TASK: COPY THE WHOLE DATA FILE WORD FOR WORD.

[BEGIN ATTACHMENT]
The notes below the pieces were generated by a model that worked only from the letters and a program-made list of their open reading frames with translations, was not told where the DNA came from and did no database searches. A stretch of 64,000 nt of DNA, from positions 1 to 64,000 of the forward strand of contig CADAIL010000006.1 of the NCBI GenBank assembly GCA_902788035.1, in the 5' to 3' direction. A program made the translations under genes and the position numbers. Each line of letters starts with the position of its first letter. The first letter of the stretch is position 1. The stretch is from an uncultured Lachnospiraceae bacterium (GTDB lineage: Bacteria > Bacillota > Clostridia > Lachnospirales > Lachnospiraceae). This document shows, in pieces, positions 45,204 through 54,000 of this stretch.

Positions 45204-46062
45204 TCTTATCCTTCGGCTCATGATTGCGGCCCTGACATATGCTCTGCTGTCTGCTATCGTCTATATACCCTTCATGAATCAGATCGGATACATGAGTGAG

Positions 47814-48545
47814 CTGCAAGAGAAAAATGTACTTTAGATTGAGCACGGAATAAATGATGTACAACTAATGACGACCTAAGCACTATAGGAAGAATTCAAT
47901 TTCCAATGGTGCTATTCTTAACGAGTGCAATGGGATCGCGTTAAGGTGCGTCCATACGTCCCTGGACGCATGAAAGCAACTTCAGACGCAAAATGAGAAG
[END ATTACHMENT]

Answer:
The notes below the pieces were generated by a model that worked only from the letters and a program-made list of their open reading frames with translations, was not told where the DNA came from and did no database searches. A stretch of 64,000 nt of DNA, from positions 1 to 64,000 of the forward strand of contig CADAIL010000006.1 of the NCBI GenBank assembly GCA_902788035.1, in the 5' to 3' direction. A program made the translations under genes and the position numbers. Each line of letters starts with the position of its first letter. The first letter of the stretch is position 1. The stretch is from an uncultured Lachnospiraceae bacterium (GTDB lineage: Bacteria > Bacillota > Clostridia > Lachnospirales > Lachnospiraceae). This document shows, in pieces, positions 45,204 through 54,000 of this stretch.

Positions 45204-46062
45204 TCTTATCCTTCGGCTCATGATTGCGGCCCTGACATATGCTCTGCTGTCTGCTATCGTCTATATACCCTTCATGAATCAGATCGGATACATGAGTGAG

Positions 47814-48545
47814 CTGCAAGAGAAAAATGTACTTTAGATTGAGCACGGAATAAATGATGTACAACTAATGACGACCTAAGCACTATAGGAAGAATTCAAT
47901 TTCCAATGGTGCTATTCTTAACGAGTGCAATGGGATCGCGTTAAGGTGCGTCCATACGTCCCTGGACGCATGAAAGCAACTTCAGACGCAAAATGAGAAG